Ivory Trade (1)

Varsha Ramnarine Singh

See "Ivory Trade (2)" by Victoria Bicknell for Episode Pitch, The Missing Elephant in The Room.

Week One

Hsiang, Solomon. (2018). “Debate: Would a legal Ivory trade save elephants or speed up the massacre?” The Guardian, 01 Oct. 2016.

Hsiang’s article is one that highlights one of the biggest worries about the legality that surrounds the trade of elephant tusks, better known as ivory. It begs the question, if the trade of ivory were to become legal, would the elephant population continue to decrease or become sustainable. In relation to the idea of legalizing ivory trade, Hsiang brings up the fact that in 2008, it was once legalized and ended up backfiring. This article brings to light the issues of legalizing ivory trade both past and present, along with its effects on the population of these majestic creatures. 

Jennings, Ralph. (2018). “China Will Remain an Elephant In The Room Even After Its Ivory Ban.” Forbes, 5 Jan. 2018. 

Jennings' article presents China's position following their recent ban on the trade of ivory. After their recent ban, China is being looked at from a different perspective from fellow countries around the world. In Africa, numerous countries are applauding their ban, while others are focussing their concern in the possible increase of the black market. As the possession of carved ivory is seen as a status symbol in China, many countries are wondering if the trades ban will increase the usage of the black market in order to obtain these. Overall, Jennings' article highlights the possibility of an increased black-market sale of ivory due to their ban that was places on December 31st, 2017. 

Week Two

WWF, “African Elephants”. WWF Global. 

This article by the WWF is one that gives a basic rundown of the African elephant population. Here they cover everything from the weight to the threats which the species has been facing. Having been updated in 2017, this information is recent and up to date. One of the most important topics which this article covers is the threats that the African elephant population has been facing. The biggest problem that the elephants have been facing by far still continues to be the international trade of ivory despite the bans and conservational efforts that have been put forth. The WWF hopes that through widespread awareness, more people will learn of the mass slaughter that is quickly depleting the African elephant population, hopefully allowing for the species to thrive once again.

Doward, Jamie “Pressure Grows for UK to Bring in Blanket Ban on Ivory Trade.” The Guardian, January 7th, 2018. 

Doward’s article is one that presents the position of the United Kingdom following the recent ban that have been put in place against the trade of ivory worldwide. The current issue that the UK government faces surrounds their current allowance of the sale of ivory. In recent years, a poll that was taken revealed that the majority favored a complete ban to be placed on the trade of ivory in the nation. If the government were to go ahead in this favor, they would have to abolish a bill which bans the trade of ivory produced only after 1947. The position that the UK currently faces is one that will hopefully lead them to follow suit with fellow countries worldwide in banning all trade of ivory.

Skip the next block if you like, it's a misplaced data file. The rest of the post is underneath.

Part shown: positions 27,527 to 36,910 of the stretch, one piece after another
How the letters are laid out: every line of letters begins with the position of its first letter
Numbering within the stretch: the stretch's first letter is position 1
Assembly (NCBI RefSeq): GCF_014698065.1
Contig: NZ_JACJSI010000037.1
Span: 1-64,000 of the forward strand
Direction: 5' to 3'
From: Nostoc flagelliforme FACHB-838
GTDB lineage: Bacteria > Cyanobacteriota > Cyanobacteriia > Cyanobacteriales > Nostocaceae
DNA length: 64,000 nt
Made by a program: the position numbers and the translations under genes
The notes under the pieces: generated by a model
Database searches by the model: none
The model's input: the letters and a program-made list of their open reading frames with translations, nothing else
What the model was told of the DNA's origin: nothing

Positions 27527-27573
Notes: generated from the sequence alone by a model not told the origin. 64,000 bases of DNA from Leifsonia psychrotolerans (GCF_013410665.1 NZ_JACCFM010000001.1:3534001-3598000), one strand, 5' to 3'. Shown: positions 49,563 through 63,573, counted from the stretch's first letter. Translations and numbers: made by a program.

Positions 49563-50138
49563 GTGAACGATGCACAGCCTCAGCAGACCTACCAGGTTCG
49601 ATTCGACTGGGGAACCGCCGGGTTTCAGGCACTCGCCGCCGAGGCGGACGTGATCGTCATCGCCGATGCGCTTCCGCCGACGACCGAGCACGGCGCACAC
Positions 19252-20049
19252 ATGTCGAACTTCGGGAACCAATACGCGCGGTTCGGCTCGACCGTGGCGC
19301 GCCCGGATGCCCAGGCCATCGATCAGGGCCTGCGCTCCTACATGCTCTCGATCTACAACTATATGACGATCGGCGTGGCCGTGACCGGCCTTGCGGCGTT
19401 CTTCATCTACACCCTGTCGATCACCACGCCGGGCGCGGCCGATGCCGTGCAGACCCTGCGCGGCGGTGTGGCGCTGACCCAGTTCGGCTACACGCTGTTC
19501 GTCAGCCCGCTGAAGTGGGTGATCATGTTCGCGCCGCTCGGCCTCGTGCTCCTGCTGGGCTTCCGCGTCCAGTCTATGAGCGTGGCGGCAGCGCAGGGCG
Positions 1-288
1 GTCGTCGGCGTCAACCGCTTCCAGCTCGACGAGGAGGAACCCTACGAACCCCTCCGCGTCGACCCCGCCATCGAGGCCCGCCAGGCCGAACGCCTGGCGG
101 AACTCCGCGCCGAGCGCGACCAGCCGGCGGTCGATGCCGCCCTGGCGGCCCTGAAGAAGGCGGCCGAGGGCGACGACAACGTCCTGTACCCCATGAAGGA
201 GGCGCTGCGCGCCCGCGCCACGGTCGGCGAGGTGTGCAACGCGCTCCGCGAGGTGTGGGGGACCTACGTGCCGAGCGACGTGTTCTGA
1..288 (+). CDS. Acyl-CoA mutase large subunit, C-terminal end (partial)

Week Three

Rabson, Mia “Canada must do more to stop trophy hunting of elephants, conservationists say.” Toronto Star, November 28th, 2017. 

Rabson’s article is one that addresses the issue of the decreasing elephant population in Africa. In Canada, the trade of ivory is permitted. Statistics brought forth in Rabson’s article highlights the staggering numbers that make up the domestic trade of ivory between 2007 and 2016. Within this time frame, Canada has allowed the legal importation and trade of 2,647 mammals, 83 of which were elephants. Canada is one of the four countries in the world that still allows for the domestic trade of ivory. An animal rights group called the "Elephanatics" are the driving force of this article as they continue to prompt the Canadian government to join other countries in the ban of domestic and imported of ivory trade.

Government of Canada, “Wild Animal and Plant Trade Regulations.” Government of Canada.  

The Wild Animal and Plant Protection and Regulation of International and Interprovincial Trade Act or WAPPRIITA, is the federal law that regulates the trade of both animal and plants, dead or alive. Overall, this is the Canadian law which allows for the trade of ivory in the country. The Wild Animal and Plant Trade Regulations however, is the list that identifies the various species which are regulated under these rules. Under Schedule I, the Walrus, Rhinoceroses specifically the Southern White Rhino, Asian and African Elephants are included in this list. These are just a few of the named species that are subjects of the ivory trade.